Is coding the best way for kids to unlock their potential?
By Sukh Singh
Code Naturally, Founder and CEO
Special to Santa Cruz Tech Beat
June 1, 2017 — Santa Cruz, CA
(Image above: A Code Naturally student shows off her coding project. Contributed.)
[Editor’s note: Santa Cruz Tech Beat previously published Code Naturally: Preparing the Next Generation to Code (1/29/16) and Code Naturally Rolls Out Coding Camps for Kids (7/7/16).]
Coding—the language of computers—is a driver of the digital economy.
With its foundation in applied math, it turns out that curriculum as early as grade school plays a role in whether or not students gravitate to related fields in Science, Technology, Engineering and Math (STEM).
Coding skills are critical to getting a job in an increasingly digital economy. Even fields and careers that today have limited need for computer programming will increasingly value coding skills. In the next three years, 1.4 million new jobs are projected to exist in STEM related fields, only 29 percent of US students leave high school prepared to pursue degrees in STEM fields.
As code literacy becomes a more common requirement across a wide range of fields, more and more elementary and high schools are being pushed to add computer science to their general curriculum. Kids that haven’t been exposed to programming begin to feel the disadvantage when they leave high school. Unfortunately, many schools have difficulty finding qualified educators and determining which approaches are effective.
So what does this mean for the kids in Santa Cruz County? Even though Santa Cruz is tied to the economy of Silicon Valley, and just a short drive away, surprisingly few Computer Science educational opportunities exist in elementary and high schools around the Monterey Bay. Due to this fact, busy parents have to go as far as driving their kids over the hill to give them same opportunities provided to Silicon Valley students.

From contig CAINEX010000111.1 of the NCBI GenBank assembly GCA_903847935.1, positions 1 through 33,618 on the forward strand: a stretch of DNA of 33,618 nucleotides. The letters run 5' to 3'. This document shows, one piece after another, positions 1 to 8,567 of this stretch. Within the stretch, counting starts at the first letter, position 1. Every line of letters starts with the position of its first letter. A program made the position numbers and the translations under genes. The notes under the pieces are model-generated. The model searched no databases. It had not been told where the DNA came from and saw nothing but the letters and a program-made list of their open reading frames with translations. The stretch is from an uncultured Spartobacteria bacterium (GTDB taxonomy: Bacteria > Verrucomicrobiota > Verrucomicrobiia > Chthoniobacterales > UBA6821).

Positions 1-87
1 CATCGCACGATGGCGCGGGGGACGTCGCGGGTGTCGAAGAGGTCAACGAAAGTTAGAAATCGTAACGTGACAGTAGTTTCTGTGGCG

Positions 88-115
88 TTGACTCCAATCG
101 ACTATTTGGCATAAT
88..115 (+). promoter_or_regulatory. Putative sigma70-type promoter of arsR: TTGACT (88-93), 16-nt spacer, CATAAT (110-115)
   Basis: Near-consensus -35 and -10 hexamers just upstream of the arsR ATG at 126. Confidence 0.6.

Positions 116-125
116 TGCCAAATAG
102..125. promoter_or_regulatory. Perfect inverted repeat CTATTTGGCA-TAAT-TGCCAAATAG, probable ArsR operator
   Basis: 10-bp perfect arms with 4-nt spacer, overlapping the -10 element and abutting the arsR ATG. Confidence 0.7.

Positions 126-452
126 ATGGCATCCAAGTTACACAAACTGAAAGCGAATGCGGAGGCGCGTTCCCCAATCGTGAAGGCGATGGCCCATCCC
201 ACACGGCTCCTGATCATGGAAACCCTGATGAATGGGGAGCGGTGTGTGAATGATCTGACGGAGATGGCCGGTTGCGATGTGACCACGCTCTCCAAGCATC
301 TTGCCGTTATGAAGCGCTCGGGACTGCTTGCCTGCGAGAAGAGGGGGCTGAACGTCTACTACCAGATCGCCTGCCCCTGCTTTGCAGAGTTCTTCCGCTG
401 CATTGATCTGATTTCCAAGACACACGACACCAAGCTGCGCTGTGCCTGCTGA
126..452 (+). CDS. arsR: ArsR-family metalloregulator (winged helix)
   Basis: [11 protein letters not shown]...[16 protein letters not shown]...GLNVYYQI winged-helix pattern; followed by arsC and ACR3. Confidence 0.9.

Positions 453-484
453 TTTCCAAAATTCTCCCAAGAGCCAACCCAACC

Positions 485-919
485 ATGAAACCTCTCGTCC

Code Naturally: personalized, innovative, and in your backyard
Code Naturally has been fulfilling the computer science educational needs in Santa Cruz County since 2015. Two years ago, we began piloting new curriculum, approaches and software to get students excited about programming.
Our ambition to find an effective way to teach coding was piqued while I was a student at UCSC in Computer Science and experienced methods that were not helpful. We won a business design competition, and incorporated with the prize money. We then set out to establish a deep understanding of how to successfully teach kids to code.
Our small team began by offering free computer science classes in local schools. After testing our approach, we kicked off an afterschool program at Brook Knoll School. We found the most success when we tried out a project-based curriculum with a focus on giving students ownership over the projects they pursued.
We found that students didn’t need games and prizes to motivate them. Instead, we provided students with a sense of control through encouraging them to outline their own goals, and use our time together to pursue and achieve these goals.
We teach coding. We learn from kids.
This year, our team piloted a new 8 week in-school program at Brook Knoll & Vine Hill in Scotts Valley, Branciforte & Mission Hill in Santa Cruz, and Bradley Elementary in Pajaro. Students proved enthusiastic for every new lesson and surprised the team with what they could create with even the most basic programming concepts.
Because our students choose what they want to build, they must solve problems creatively by deciding how to use what they’ve learned to accomplish their goal. As students get more tools to work with and their projects become more complicated, they also learn to plan their solutions before writing any code.
Watch what this 5th grader has learned at Code Naturally:
Our curriculum includes lessons that teach students to break down complex problems into smaller ones that can be solved one by one. Students learn to use Kanban boards to plan the steps to completing their project and then set their own pace by deciding how long each step will take them. This system is particularly important when students collaborate on projects so that work is fairly and effectively distributed.
While lining up schools to participate in next school year’s series of in-school classes, Code Naturally is also offering affordable code camps for local 3-9th graders. Our Summer program brings our tested strategy for teaching coding to students in a safe and inclusive environment. The small class size allows for each student to go at their own pace and allow for lots of one on one instruction. Kids have fun as they learn to bring their intention and ideas to life with lines of code. For more information visit our website, www.codenaturally.com.
As we continue writing the next line of code, what’s clear is that Code Naturally will continue to expand to other schools, improve our software and continue to learn from our students.
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